All quiet in intensive care? No, it’s louder than a revving motorbike: Noise caused by life-support machine alarms and staff rushing about can hamper patients’ recovery.
- Noise levels in intensive care units can be as loud as a revving motorbike
- But critically ill patients admitted to wards from casualty need quietness
- Racket can lead to sleep deprivation – hampering patients’ recovery
PUBLISHED: 18:49 EST, 29 May 2016 | UPDATED: 13:34 EST, 30 May 2016
It is the hospital ward where the critically ill are most in need of peace and quiet as doctors and nurses battle to save their lives.
But noise levels in intensive care units can hit 101 decibels – as loud as a revving motorbike, heavy lorry or a loud action scene in a Hollywood blockbuster.
Guidelines say that intensive care units [ICUs] should be just 35 decibels – the hushed tones of a traditional library.
Critically ill patients admitted to wards from casualty need quietness while staff need low noise levels to help them concentrate and work efficiently.
Instead many patients in intensive care have to endure a deafening racket from life support machine alarms, beeping equipment and the din of staff going about their business, which can lead to sleep deprivation – hampering patients’ recovery.
On average, the Belgian study found average sound levels by the bedside were 52.8 decibels [dBA] during the night and 54.6 dBA during the day – the sound of a loaded dishwasher.
But noise pollution in the ward meant there were 14 peaks above 80 dBA over a 24 hour period.
This is a similar level to a noisy restaurant, a busy street or lawn mower or a shouted conversation.
The highest peak was 101.1 dBA – louder than a motorbike, heavy lorry about seven metres away, a hand drill or action scenes in films.
At the nursing station, average sound levels of 52.6 dBA at night time and 53.9 dBA at day time were recorded. There were 11 peaks above 80 dBA with a maximum sound peak of 90.6 dBA.
The World Health Organisatin recommends average sound levels for hospital wards below 35 decibels (dBA) with a maximum of 40 dBA at night time.
A whisper in a quiet library heard from six feet away measures 30dB while normal conversation heard from three foot away measures 60 to 65dB.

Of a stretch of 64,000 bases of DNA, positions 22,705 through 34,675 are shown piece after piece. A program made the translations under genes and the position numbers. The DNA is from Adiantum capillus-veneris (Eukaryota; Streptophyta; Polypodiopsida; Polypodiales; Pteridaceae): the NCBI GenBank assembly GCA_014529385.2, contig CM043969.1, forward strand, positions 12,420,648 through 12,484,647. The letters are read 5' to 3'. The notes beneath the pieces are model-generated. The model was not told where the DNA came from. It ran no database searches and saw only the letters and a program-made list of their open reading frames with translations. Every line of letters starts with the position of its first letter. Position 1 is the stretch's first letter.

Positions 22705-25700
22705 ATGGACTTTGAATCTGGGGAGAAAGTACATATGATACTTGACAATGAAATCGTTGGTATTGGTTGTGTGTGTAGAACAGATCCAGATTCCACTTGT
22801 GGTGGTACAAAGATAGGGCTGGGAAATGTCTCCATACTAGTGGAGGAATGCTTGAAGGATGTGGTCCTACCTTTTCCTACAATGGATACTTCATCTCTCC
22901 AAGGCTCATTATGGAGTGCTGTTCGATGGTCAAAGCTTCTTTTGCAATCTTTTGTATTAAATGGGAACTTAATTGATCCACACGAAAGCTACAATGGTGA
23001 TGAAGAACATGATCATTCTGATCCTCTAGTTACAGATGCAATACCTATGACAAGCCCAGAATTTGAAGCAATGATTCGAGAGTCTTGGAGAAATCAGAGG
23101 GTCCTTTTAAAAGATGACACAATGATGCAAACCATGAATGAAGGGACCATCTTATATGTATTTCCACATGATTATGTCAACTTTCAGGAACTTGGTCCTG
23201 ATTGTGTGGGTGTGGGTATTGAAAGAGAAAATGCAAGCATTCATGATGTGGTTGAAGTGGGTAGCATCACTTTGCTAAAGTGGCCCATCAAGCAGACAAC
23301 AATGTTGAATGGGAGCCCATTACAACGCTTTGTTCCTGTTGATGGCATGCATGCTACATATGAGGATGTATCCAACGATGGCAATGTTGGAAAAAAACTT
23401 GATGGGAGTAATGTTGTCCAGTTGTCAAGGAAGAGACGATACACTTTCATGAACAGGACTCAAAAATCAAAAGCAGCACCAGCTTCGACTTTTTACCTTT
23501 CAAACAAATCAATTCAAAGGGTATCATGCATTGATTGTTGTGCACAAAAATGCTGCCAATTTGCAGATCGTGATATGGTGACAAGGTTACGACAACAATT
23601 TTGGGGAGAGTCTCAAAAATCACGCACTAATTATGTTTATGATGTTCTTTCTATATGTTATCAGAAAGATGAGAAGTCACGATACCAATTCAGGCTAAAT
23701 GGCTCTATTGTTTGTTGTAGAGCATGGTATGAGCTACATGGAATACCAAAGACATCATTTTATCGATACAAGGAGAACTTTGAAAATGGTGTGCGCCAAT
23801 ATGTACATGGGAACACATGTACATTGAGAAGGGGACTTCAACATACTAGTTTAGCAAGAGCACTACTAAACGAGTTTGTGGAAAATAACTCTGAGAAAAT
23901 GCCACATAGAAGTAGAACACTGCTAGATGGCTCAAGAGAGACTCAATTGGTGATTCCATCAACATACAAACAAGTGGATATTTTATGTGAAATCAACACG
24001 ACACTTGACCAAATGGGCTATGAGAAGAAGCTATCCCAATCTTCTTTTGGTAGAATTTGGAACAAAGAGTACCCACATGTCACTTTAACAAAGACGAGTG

By comparison loud rock concerts reach 115dB while a chainsaw measures between 115 to 120dB.
Following complaints from both patients and staff about the noise, researchers from Jessa Ziekenhuis Hospital in Hasselt, Belgium (pictured) measured noise levels in one 12 bed intensive care ward
Previous studies have found sound levels in ICUs are significantly higher with average sound levels always exceeding 45 dBA and for half of the time exceeding 52 dBA.
Sound monitors were placed at the bedside of a two bed unit as well as at the nursing station recording 24 hours two weeks apart.
Dr Eveline Claes said: ‘Since electronic sounds are more arousing than human voices, so it is highly likely that the peaks we measured are alarm activity.
‘The sound levels in our ICU clearly exceeded the WHO recommendations but are comparable with sound levels in other ICUs.
‘Those elevated sound levels as well as frequent sound level peaks can be responsible for the subjective feeling of noise pollution experienced by patients, nurses and doctors.
On average, the Belgian study found average sound levels by the bedside were 52.8 decibels [dBA] during the night and 54.6 dBA during the day – the sound of a loaded dishwasher (file image)
‘In our department, measures should be taken to reduce the average sound level and the incidence and magnitude of sound level peaks.’
However, she adds: ‘It is not easy to create an ICU without noise. We need the alarms to warn us about emergencies.
‘Various programmes of staff education, task scheduling, equipment repositioning and alarm threshold review have not lowered sound levels to within WHO-recommended levels.
‘The practical solution at present seems to be earplugs or other ear defender devices for patients, although there may be opportunities in the future to modulate alerts through the use of smart alarm systems and to develop equipment that produces less noise.’
The study was presented at Euroanaesthesia 2016 in London.